A ship ought not to be held by one anchor, nor life by a single hope.Epictetus
To hope or not to hope… that is the question.
Hope is a powerful thing, it can give us direction like a light at the end of the tunnel of dark times. It can also lead to soul-crushing grief when our hoped-for outcome does not come to pass. The phrase “abandon hope” is usually a curse, threatening a never-ending darkness ahead. “Abandon hope, ye who enter here” does not inspire any confidence in the traveler who comes across that sign. Even so, it could also be an admonition to focus on the present moment and let go of the promise of a better future. Make your choice to be happy and satisfied in the here and now rather than hope for something to change in your future.
I have been reflecting on and wrestling with this quote quite a bit lately. It is from the ancient Stoic philosopher Seneca but it reflects a sentiment I’ve come across from time to time: the idea that hope is actually a hinderance to happiness and peace.
On the one hand, I get it. I have seen firsthand how devastating it can be when you put your hopes in something that doesn’t come to pass. When you’re going through a difficult situation, hoping for a better outcome can be a gift you give yourself to deal with the struggles you are going through. Allowing ourselves to hope for a better future can be incredibly hard. Choosing to hope in the face of darkness can take a considerable amount of inner strength. And so, when things don’t go the way we wanted and our hopes are dashed, it hurts. It can hurt a lot and we might find ourselves questioning the value of hope in the first place. Why hope when disappointment hurts so much?
After a few days of reflecting on Seneca’s words, my mind reminded me of the Four Noble Truths of Buddhism. For me, recalling the Four Noble Truths helps to answer the question of hope. Spoiler: as with basically everything, it’s a practice of balance.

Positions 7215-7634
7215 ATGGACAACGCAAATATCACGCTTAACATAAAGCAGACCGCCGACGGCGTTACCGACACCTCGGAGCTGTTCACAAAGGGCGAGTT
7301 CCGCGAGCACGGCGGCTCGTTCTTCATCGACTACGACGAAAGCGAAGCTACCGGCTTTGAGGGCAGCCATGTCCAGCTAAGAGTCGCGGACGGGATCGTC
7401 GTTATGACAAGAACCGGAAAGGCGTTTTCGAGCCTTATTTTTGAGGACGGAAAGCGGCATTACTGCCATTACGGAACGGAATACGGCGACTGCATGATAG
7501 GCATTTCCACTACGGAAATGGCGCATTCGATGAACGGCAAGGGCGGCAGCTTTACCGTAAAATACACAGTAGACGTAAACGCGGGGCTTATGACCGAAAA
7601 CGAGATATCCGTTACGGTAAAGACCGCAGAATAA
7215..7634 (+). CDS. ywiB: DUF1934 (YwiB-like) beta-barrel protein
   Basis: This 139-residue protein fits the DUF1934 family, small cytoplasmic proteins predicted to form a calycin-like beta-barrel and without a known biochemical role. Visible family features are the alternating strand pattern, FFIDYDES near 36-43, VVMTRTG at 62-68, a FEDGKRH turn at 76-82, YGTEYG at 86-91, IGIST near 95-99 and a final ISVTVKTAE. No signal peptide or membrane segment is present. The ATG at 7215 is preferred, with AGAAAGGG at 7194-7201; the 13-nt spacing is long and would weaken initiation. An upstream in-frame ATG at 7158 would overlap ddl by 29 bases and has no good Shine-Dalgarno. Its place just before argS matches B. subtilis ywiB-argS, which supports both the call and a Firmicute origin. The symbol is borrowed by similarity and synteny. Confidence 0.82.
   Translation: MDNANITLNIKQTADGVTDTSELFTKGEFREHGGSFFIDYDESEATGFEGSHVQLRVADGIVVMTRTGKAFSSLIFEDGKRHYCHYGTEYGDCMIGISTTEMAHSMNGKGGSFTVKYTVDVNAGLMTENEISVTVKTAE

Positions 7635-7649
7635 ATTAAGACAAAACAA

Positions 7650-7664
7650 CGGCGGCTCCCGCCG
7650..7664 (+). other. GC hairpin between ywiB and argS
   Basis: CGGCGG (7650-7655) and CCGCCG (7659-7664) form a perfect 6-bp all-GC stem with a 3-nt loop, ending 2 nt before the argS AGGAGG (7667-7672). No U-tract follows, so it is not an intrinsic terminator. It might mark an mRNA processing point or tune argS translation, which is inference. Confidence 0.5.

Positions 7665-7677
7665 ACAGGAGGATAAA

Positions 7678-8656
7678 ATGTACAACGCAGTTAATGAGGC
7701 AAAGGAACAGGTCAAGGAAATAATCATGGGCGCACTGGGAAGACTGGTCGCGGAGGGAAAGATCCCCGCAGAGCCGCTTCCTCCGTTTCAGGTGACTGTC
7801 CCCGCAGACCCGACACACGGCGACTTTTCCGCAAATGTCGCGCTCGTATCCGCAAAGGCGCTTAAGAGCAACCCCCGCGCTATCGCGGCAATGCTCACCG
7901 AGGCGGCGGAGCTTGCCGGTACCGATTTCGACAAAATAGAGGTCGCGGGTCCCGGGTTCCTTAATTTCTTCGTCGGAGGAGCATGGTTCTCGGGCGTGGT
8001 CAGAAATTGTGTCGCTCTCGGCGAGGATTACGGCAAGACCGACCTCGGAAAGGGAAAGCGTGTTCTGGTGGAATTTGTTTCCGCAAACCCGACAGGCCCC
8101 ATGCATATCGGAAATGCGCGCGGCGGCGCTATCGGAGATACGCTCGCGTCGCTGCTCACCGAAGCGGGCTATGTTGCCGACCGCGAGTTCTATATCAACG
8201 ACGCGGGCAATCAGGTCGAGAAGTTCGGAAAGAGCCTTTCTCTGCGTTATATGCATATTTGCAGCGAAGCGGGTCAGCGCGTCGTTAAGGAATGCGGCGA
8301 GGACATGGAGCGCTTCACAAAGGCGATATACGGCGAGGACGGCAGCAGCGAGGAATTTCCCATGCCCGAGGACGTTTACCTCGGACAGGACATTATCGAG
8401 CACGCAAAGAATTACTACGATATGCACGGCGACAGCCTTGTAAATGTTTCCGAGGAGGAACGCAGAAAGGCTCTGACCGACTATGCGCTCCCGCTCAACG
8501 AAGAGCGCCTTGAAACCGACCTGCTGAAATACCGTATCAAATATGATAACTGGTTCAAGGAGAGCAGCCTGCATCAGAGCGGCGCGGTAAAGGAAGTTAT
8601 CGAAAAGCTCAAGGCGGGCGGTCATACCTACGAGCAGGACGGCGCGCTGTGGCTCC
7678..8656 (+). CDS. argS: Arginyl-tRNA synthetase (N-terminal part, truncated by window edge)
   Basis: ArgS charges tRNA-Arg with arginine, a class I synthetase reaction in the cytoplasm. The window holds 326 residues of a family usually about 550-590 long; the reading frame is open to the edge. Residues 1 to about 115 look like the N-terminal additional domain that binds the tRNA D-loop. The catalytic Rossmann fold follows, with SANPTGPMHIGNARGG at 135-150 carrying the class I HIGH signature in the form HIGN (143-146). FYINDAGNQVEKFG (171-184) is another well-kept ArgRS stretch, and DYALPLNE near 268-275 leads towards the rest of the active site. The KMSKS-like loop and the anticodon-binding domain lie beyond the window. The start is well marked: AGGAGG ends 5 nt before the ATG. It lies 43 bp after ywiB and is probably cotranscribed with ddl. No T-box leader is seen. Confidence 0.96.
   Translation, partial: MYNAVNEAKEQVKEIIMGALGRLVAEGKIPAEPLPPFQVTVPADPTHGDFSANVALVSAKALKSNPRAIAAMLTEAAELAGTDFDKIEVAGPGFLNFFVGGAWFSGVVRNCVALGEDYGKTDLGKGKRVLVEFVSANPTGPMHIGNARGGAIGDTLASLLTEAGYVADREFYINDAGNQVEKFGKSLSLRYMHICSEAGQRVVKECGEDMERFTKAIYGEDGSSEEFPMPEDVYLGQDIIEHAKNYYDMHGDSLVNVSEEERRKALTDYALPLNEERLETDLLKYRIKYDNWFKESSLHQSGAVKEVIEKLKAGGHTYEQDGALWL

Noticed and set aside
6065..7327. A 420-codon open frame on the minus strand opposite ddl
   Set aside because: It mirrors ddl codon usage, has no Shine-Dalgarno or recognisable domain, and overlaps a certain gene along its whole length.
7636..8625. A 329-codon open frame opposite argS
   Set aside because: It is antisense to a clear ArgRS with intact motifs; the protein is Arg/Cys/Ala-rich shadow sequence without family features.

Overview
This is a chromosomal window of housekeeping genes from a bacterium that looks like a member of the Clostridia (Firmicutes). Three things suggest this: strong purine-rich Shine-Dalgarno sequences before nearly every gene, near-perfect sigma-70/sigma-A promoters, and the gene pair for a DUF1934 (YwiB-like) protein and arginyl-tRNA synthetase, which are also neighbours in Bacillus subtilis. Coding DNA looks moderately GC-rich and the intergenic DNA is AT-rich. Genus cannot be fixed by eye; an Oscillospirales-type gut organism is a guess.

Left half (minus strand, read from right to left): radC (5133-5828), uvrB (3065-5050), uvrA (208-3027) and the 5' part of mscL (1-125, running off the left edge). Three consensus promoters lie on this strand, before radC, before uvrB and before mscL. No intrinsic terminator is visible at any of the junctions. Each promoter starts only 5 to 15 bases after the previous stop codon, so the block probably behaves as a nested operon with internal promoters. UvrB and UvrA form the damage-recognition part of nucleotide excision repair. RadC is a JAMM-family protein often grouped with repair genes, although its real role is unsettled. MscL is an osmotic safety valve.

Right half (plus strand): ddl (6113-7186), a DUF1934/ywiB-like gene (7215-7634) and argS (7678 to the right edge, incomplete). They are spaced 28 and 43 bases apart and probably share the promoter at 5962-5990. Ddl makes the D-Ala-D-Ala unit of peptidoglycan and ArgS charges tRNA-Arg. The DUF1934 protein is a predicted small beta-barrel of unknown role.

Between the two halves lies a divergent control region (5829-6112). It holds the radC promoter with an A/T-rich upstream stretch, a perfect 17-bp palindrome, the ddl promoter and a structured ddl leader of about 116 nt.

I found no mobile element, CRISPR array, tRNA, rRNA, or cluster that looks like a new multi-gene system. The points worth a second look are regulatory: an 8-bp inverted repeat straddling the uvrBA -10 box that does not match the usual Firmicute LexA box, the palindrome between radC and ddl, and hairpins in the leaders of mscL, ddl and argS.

The Four Noble Truths are a fundamental teaching of Buddhism. Paraphrased:
1. Suffering is a part of life.
2. This suffering had a cause. That cause is our attachments or cravings.
3. The end of suffering comes when we are able to let go of our cravings.
4. There is a path to the end of suffering.
Back on the question of hope, the Four Noble Truths remind us that our suffering is not caused by allowing ourselves to hope for the better. No, suffering arises when we allow our attachment to that hope to take over our psyche and blind us to reality. Hope can be a great comfort in hard times but even as we hope for the best, it’s important to remember that we can’t control everything that happens. No matter how much we might want and hope for things to go our way… sometimes they just don’t. That’s life. We can’t control the outcome, we can only control our own actions in the face of setbacks.
When Seneca says that hope and fear are linked like a guard to their prisoner, I would submit that the chains that bind them are attachment. We can learn to walk with hope as a welcome companion through our days rather than chain ourselves to the hopes of a better tomorrow. To me, it’s like setting an intention at the start of your day: you set the intention but the day will play out as it will. You put your best plan and best foot forward but always remember that you can’t control the result. Hope for the best and let the chips fall where they may. Or, more cynically: hope for the best but expect the worst.
It does indeed take some audacity to allow yourself to hope at times. When all seems lost, when there seems like there is no clear path to the light, allowing yourself to hope for the better takes a certain kind of courage, a bravery to stand up to the current situation and say: “this won’t last forever.”
As Uncle Iroh said: “in the darkest of times, hope is something you give yourself. That is the meaning of inner strength.”